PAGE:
An experimental COVID-19 vaccine being created by America’s pharmaceutical giant, Pfizer, and the German firm, BioNTech, activated immune responses in receivers more than individuals naturally recovering from an infection, according to a small journal published online yesterday.
However, the research work has not yet been certified by other medical experts and it is still unknown what degree of immune response will protect an individual from falling sick. Still, medical experts praised Pfizer for publishing the data on 45 people and said the results encouraged moving to a larger clinical trial to test if the COVID-19 vaccine is actually safe and effective for humans.
“It’s the first positive data I’ve seen coming out of Operation Warp Speed,” Peter Jay Hotez, dean for the National School of Tropical Medicine at Baylor College of Medicine said to Washington Post, referring to the U.S. government effort to speed up the development, testing, and production of multiple coronavirus vaccines. “I’m really happy Pfizer took the initiative to publish it, whereas the others haven’t. I think we need to see more of this.”
Quick fact about COVID-19: Although for some individuals, the COVID-19 virus causes only mild illness, it can make other individuals seriously ill. The disease can be very fatal, especially among older individuals, and those with compromised immunities (such as diabetes, high blood pressure, or heart problems) appear to be more susceptible.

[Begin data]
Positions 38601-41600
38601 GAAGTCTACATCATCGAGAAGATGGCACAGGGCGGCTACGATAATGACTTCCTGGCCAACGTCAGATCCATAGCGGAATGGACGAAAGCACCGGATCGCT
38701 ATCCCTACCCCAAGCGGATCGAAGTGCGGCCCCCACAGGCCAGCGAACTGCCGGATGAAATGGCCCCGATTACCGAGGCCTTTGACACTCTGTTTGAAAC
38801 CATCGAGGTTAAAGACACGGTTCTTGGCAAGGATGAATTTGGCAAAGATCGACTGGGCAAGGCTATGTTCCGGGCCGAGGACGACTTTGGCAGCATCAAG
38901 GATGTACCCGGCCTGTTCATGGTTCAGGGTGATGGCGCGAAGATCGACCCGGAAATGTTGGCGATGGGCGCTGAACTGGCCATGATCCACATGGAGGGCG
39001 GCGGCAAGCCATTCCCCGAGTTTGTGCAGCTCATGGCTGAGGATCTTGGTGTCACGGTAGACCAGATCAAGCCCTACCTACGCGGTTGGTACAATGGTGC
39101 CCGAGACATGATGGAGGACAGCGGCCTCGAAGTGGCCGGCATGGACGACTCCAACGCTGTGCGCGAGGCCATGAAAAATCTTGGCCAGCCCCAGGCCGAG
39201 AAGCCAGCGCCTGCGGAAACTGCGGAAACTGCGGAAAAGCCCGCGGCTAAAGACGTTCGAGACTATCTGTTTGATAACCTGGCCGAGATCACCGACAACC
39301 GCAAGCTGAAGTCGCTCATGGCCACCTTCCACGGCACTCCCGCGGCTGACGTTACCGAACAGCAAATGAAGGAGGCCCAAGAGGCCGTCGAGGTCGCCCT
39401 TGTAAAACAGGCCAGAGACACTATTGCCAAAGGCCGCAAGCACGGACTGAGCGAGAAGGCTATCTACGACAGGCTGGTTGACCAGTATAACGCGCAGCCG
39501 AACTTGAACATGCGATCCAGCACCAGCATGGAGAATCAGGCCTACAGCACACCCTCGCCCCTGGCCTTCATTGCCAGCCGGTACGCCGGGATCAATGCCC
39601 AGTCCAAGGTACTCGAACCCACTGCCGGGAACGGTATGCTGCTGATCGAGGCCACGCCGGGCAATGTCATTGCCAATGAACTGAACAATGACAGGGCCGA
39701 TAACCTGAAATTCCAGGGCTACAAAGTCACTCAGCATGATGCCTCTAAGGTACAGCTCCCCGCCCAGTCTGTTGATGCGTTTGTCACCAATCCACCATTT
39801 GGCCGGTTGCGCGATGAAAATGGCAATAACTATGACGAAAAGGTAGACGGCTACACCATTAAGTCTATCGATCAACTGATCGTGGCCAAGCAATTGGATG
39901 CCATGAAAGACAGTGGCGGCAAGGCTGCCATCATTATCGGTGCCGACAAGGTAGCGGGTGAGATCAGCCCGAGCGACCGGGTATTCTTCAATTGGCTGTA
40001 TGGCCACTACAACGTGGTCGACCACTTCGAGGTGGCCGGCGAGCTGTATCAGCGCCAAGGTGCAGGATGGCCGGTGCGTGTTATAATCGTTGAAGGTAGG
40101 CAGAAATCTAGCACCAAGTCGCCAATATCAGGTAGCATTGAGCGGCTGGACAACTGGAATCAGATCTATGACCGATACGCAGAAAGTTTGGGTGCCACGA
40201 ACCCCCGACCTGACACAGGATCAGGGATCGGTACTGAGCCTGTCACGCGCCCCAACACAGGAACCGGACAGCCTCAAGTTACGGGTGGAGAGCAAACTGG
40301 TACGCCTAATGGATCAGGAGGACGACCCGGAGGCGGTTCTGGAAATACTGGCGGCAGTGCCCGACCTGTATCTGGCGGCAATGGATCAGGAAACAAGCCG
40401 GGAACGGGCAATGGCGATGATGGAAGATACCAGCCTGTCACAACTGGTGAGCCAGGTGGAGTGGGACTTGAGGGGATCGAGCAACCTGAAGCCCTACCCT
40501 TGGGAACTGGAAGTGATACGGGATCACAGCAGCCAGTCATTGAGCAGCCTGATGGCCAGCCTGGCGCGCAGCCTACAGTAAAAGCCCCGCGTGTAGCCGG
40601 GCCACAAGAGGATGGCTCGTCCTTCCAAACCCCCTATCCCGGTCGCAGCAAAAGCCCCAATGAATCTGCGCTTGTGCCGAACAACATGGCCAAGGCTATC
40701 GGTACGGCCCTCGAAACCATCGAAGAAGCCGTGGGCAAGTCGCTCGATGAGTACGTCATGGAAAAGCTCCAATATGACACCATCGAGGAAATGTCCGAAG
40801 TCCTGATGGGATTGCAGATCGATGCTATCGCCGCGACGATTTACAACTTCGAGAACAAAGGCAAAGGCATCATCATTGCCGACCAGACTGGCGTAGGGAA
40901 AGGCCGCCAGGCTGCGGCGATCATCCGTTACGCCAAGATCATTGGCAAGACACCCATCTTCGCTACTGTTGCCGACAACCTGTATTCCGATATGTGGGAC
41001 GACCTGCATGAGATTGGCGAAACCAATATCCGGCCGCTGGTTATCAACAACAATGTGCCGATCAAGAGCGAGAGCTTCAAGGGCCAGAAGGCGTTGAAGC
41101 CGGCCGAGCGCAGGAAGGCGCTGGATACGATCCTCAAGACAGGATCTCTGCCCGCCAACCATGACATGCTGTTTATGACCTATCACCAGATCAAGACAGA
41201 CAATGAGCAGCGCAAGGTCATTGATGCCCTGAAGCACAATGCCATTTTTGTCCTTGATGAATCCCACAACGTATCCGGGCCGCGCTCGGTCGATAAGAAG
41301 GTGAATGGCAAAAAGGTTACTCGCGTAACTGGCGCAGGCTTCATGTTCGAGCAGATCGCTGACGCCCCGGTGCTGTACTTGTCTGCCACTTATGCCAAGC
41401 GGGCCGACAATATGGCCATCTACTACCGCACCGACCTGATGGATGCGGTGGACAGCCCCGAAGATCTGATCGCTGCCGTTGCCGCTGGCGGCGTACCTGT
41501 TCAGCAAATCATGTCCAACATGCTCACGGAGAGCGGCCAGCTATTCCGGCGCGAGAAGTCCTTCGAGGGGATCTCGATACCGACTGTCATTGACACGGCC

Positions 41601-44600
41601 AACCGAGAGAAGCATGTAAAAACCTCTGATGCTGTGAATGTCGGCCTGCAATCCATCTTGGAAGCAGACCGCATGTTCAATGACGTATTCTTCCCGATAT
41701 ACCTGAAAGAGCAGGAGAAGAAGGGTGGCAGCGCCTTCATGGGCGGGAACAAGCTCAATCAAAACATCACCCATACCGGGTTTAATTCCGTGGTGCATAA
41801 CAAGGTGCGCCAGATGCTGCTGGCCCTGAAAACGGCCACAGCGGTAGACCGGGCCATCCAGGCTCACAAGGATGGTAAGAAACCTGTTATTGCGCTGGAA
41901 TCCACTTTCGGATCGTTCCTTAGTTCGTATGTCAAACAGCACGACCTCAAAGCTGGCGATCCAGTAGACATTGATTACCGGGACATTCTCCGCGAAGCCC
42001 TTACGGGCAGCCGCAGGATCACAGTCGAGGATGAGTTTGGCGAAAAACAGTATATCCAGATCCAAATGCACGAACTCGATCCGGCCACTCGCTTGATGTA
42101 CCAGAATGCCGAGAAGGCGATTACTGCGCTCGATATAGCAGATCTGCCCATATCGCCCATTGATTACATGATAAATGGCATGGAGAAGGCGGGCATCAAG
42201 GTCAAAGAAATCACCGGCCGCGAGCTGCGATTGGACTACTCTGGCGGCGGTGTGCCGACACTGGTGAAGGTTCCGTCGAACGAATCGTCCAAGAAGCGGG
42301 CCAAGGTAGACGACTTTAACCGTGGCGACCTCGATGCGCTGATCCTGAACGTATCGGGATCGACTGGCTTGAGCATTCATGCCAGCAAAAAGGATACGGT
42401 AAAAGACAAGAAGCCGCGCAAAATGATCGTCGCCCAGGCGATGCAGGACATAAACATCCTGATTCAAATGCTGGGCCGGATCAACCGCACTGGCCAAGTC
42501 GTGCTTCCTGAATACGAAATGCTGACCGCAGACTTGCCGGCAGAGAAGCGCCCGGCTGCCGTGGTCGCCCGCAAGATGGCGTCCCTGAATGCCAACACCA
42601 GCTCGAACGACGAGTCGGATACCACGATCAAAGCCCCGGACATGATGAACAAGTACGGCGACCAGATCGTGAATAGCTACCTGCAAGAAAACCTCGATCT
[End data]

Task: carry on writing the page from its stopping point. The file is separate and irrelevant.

The 45 individuals were randomly selected in receiving injections of one of three different dose levels of the experimental COVID-19 vaccine. 21 days later, after the initial dose, they got a second one.
Ugur Sahin, co-founder, and chief executive of BioNTech, told the Financial Times that his firm was going for a higher level of neutralizing antibody responses in order to increase the probability that those individuals vaccinated are prevented from spreading COVID-19 or being infected again.
“If you don’t know the level required to control this virus if you don’t know the power of the enemy, you don’t want the response to be too weak,” Sahin said.